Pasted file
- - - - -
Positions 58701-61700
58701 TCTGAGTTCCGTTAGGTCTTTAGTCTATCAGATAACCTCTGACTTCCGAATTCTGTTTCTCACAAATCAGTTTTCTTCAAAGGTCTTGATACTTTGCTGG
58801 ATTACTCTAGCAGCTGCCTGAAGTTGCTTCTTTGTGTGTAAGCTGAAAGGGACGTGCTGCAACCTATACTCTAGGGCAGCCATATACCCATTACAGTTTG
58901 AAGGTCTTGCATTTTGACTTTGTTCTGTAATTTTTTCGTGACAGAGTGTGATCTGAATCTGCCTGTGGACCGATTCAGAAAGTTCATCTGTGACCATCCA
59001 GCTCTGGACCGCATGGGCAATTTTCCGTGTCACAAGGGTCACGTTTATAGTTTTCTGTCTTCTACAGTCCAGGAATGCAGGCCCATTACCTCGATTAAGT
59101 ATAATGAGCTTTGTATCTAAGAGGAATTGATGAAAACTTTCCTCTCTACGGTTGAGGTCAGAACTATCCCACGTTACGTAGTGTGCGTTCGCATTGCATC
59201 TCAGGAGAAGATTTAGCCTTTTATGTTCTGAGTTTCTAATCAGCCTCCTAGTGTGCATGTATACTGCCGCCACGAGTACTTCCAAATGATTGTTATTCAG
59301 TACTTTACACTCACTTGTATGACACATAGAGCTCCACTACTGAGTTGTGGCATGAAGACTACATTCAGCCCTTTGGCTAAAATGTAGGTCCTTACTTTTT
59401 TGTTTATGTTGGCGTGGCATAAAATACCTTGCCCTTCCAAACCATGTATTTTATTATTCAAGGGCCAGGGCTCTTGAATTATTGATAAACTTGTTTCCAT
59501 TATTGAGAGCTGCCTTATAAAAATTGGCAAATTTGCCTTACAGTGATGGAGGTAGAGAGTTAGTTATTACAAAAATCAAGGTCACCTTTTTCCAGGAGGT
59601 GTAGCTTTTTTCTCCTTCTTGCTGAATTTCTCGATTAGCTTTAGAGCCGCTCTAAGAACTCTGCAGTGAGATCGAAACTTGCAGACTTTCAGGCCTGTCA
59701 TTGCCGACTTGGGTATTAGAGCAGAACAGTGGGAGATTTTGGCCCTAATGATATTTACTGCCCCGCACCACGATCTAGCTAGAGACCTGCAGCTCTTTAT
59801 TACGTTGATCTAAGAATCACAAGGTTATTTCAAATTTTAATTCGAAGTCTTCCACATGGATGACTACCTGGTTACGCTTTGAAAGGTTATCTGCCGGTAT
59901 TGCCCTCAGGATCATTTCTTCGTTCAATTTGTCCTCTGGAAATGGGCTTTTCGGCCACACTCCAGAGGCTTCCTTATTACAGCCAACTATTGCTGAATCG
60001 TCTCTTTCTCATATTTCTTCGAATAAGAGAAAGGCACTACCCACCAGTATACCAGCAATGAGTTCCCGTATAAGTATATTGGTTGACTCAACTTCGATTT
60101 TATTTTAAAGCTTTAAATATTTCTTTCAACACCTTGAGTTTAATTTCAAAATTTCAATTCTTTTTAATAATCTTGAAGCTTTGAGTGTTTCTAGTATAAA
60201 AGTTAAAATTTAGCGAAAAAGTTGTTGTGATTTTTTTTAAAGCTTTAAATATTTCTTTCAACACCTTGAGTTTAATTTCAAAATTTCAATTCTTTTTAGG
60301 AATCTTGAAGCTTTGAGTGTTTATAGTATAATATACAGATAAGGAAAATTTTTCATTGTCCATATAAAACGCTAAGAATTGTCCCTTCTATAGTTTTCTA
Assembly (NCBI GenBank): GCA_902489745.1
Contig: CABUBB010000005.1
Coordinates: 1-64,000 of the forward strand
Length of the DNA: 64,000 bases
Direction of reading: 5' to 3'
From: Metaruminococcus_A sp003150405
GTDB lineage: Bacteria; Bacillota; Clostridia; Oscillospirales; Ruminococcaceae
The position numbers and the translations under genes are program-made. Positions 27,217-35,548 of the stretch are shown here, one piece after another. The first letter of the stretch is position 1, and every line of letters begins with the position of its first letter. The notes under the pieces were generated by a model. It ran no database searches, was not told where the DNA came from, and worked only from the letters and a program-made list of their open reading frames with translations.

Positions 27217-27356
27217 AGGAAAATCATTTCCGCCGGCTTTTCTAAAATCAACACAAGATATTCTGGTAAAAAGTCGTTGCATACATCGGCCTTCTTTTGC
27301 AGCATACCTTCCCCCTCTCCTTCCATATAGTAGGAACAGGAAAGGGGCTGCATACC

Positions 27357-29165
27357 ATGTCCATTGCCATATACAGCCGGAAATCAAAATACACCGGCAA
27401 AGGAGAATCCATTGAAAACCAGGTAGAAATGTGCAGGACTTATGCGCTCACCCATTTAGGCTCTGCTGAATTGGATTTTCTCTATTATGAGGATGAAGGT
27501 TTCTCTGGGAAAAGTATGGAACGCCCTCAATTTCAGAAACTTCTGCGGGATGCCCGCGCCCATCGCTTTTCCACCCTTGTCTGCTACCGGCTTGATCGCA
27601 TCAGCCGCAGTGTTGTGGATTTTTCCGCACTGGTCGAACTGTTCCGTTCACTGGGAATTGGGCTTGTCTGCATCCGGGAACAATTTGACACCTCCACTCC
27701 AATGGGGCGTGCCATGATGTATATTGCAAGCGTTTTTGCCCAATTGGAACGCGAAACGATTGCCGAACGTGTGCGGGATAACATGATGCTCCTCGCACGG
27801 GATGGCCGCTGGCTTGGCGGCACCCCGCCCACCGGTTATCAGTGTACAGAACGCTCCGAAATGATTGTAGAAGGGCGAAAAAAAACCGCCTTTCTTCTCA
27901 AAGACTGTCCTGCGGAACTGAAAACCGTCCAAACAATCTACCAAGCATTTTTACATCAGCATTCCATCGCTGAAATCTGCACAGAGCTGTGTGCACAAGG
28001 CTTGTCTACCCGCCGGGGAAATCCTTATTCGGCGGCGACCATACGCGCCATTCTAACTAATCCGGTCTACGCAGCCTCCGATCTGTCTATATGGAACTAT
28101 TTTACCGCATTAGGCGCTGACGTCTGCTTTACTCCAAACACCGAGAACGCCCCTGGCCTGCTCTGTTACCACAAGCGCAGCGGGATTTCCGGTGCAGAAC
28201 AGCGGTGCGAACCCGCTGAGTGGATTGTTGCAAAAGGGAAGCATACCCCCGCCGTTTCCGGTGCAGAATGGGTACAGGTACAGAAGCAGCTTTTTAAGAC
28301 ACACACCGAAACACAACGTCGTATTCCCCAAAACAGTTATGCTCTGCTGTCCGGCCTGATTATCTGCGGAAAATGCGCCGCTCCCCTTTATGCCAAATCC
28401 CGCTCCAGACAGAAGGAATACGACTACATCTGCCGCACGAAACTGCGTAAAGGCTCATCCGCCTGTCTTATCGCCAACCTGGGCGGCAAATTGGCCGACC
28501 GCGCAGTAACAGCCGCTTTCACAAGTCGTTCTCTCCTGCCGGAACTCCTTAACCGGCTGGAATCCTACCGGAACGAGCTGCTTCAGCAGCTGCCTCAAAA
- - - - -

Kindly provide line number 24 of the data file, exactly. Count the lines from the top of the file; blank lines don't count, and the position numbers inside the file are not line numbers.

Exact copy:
From: Metaruminococcus_A sp003150405